Poly Alum Matt Lawler ’99 Discusses the Future of Humanity as Framed Through Tiktok
“If you’re using a free product, you are the product.” The Netflix film The Social Dilemma covered this theme heavily by diving into the dangers of social media, specifically the exploitation and marketing of youth. The film also emphasized the moral responsibility of social media companies to recognize and be accountable for their influence.
But there were some things The Social Dilemma got wrong according to Matt Lawler ‘99, who is the current Director of Digital Media at Anschutz Entertainment Group (AEG). In his PolyConnect lunch on Nov. 18, he argued that users, as well as corporations, need to be actively engaged in the content curation and creation process.
Lawler spotlighted TikTok as a rising political and economic force shaping modern culture and marketing strategies. TikTok is a social media platform where users watch and record short videos. It is special because of its For You Page, which provides users with a personalized stream of content selected for them by the app.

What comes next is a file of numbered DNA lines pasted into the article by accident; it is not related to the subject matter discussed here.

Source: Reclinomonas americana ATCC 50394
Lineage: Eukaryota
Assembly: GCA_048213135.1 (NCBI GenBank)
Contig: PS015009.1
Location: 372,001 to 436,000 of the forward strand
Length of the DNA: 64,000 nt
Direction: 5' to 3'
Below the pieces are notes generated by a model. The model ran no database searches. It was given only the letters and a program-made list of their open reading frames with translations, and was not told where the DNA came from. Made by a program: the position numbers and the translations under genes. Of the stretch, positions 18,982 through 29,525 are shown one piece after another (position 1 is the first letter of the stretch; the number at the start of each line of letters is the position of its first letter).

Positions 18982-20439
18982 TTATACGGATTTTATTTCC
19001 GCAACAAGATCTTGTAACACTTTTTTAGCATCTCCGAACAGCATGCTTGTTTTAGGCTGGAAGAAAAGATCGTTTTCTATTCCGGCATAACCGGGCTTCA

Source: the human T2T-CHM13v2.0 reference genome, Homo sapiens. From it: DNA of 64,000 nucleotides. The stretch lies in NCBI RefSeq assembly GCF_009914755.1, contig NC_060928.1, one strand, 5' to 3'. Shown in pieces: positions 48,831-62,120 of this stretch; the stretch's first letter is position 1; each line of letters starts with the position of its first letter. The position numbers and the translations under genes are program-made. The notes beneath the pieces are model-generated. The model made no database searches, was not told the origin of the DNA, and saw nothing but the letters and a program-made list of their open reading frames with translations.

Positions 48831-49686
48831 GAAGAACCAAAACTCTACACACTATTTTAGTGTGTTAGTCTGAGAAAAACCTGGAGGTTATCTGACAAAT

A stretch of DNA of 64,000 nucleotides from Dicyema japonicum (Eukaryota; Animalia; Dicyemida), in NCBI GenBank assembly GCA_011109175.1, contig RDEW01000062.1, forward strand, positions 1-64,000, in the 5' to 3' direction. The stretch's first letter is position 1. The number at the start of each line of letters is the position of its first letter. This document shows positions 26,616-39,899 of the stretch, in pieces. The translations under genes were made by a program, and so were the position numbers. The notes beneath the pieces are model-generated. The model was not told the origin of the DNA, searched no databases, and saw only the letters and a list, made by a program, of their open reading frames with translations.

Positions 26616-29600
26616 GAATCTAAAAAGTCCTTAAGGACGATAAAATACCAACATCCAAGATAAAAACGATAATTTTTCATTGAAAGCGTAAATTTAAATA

This occurs by way of an algorithm, which monitors users’ personal preferences and serves each of them more of what they enjoy. Lawler showed the students a few TikToks from his own For You Page, which featured political humor and inspirational messages.
When an ad came up on Lawler’s page for a political comedy show, around half of the students present did not realize this was an advertisement. Lawler noted that ads have gotten increasingly sophisticated at disguising themselves as normal content, despite their ulterior purpose.
This ulterior purpose isn’t always bad, Lawler argued, it just needs to be recognized. Educated consumers can not only curate the algorithm for positive personal usage but also engage in the global discussion surrounding technology and marketing. Technology is a changing field, Lawler argued, but it is up to us to adapt to it.
Lawler closed the conversation by arguing, “We can make sure we don’t destroy the world but help rebuild it.”
The students in attendance evidently enjoyed the discussion, as it ran 25 minutes overtime. Sophomore Michaela Sabbag enthusiastically stated, “We ended up having an eye-opening discussion about how marketing affects the media!”
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